freeze frame

Hunter Koch Breaks Down First-Out Run at The American
"We just wanted to try to make the best run we could and then just see what happened."
photo by Jamie Arviso

2024 The American four-man round

4.94 seconds

$100,000 a man

a) The mental game

We were first out, so we couldn’t really strategize too much. We knew the steer we had, and we liked him because he was supposed to be straight and pretty strong, so Luke could take a good start and it would give us a good throw. We just wanted to try to make the best run we could and then just see what happened. If nothing else, we were just thankful that we were going to get to place because we were in the four-man. 

b) The steer

They took them all to Chad’s [Masters] two days before, and we roped through all of them and picked those final four steers, then the 10-man steers. The final four steers were the strongest steers on the herd. At Chad’s he wanted to go right, and he ran really hard, so we put him in the four-man because we didn’t want any steers to go left. He was pretty easy to remember—he was the only red brockle-faced in there, so when we saw we had him, we knew which one he was.

c) Casino

That horse is amazing in the short setups. He’s really good in the box, so you can get a really good start on him; he never moves around or anything, he stands there really still, and then when the gates go, he leaves off your hand kind of like a head horse, which makes him fun and easy in those setups. He gives me the same look every time. He runs as hard as he can down the arena, and then when the steer squares up, he just kind of turns his head to the left and basically just gets out of your way and opens the door for you to throw. That’s what he felt like on that run, and that’s kind of his signature move.

d) Position

I felt like I was in really good position, and I set it up exactly how I wanted. If the steer was going to round in the turn, I was in a spot where I could throw on the first jump, and if he squared, I could just take one swing when he jumped away. He kind of squared a little bit, and I just got one [swing] over his back kind of on the crossfire jump, and then I was in a good spot to throw the next jump. It felt like it was an easy shot.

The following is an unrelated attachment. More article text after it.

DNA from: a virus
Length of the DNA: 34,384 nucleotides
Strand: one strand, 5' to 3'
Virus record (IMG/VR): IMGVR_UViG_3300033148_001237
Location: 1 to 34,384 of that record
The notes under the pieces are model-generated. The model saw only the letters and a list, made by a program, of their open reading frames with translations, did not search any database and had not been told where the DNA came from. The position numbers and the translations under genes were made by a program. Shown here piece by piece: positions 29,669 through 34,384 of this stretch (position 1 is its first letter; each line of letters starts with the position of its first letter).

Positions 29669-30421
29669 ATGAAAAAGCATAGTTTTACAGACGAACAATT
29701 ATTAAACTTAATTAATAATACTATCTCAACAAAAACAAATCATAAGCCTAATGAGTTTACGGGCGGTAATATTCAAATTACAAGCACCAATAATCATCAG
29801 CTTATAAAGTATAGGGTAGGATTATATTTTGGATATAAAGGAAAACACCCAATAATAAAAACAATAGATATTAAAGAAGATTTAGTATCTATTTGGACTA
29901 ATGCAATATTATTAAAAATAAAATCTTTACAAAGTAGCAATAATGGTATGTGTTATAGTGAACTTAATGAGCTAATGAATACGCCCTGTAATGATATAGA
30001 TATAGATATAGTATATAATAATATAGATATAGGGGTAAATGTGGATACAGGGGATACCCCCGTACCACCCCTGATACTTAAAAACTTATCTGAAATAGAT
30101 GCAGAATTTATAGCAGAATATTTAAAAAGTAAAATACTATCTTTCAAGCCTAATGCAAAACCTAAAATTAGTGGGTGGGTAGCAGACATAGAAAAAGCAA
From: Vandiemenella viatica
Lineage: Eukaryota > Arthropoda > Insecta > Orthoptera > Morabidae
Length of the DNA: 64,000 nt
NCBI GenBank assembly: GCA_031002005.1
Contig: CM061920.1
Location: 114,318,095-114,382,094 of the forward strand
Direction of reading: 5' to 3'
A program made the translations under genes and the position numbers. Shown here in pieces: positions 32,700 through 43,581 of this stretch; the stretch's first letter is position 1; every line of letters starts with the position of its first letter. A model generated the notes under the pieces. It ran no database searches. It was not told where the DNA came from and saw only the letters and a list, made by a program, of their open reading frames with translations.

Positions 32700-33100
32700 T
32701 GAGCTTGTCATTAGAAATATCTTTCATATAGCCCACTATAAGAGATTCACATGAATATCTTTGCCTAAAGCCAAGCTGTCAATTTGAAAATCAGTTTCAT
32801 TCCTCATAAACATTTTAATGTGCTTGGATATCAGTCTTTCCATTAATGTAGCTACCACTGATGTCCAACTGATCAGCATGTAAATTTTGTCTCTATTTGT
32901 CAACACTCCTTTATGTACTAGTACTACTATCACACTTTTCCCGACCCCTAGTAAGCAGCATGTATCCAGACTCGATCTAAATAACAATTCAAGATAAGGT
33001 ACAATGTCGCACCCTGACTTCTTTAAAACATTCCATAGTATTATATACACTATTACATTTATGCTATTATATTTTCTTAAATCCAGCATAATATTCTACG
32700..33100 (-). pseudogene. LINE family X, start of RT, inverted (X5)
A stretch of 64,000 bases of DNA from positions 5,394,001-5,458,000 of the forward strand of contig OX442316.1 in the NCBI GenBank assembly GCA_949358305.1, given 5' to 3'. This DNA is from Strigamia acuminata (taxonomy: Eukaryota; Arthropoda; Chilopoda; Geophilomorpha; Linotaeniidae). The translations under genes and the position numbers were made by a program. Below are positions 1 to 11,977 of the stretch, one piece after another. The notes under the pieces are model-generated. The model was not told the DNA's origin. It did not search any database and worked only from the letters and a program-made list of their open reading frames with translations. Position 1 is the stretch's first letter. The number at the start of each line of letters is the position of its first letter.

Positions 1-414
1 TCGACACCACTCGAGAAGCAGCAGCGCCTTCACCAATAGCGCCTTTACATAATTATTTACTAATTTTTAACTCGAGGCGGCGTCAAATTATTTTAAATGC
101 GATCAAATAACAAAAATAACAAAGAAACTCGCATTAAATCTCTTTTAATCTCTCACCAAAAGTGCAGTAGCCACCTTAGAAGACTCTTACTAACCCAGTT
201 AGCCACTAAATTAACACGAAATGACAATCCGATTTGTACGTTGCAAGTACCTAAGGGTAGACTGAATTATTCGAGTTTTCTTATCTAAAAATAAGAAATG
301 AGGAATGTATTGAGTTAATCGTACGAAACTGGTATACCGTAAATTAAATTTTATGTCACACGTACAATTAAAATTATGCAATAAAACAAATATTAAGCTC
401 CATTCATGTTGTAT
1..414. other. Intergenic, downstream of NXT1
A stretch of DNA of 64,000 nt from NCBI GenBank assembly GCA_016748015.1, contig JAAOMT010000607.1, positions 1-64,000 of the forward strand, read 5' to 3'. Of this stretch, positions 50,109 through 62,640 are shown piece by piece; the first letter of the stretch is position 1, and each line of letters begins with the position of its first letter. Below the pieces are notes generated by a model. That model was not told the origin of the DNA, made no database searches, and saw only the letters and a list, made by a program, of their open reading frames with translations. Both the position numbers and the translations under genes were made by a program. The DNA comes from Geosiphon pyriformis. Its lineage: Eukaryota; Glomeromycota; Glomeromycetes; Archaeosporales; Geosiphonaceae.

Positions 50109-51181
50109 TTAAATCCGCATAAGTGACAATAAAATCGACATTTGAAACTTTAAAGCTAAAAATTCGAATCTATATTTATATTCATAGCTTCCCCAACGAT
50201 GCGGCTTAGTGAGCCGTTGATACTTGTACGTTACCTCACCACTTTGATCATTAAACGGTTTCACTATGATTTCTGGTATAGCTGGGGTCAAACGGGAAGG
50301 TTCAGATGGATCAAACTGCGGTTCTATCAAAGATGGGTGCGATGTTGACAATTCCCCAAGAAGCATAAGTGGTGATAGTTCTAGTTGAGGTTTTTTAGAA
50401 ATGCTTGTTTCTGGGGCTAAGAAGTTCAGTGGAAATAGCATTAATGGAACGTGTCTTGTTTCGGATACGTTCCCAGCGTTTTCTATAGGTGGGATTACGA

e) Loop

I thought I got my top strand high up in the hocks, and then my bottom strand is below the feet, so I like that. I had a pretty good amount of loop through the steer’s feet, which gives me a good chance to not slip him or to not have anything weird happen to where I would miss him. I thought my loop was pretty good on that steer.

f) Timing

I try to set it up to where my rope is going down around the steer’s feet at the height of the jump, I call it. When the steer’s jumping in the air and his feet are as high in the air as they’re going to go, that’s when I want my rope to go down. The timing of that, then the finish of my horse separating and the steer leaving me all at the same time. It honestly probably came a little faster—the separation—than I thought because I kind of bobbled my dally a little bit, but it worked out good.

g) Left hand

Sometimes if the steer’s going to jump away from me really hard or fast, I will kind of keep my left hand down. That way I have room to send my rope farther or get more rope through the feet. But if the steer’s heavy or if he’s not leaving me, I’ll kind of pick my horse up with my left hand and keep my left hand higher. On that certain steer, he’s about to jump away from me, so I don’t feel like I had much contact with my left hand. It’s in a pretty good spot.

WATCH ON ROPING.COM: Green Horse Competition Prep with Hunter Koch


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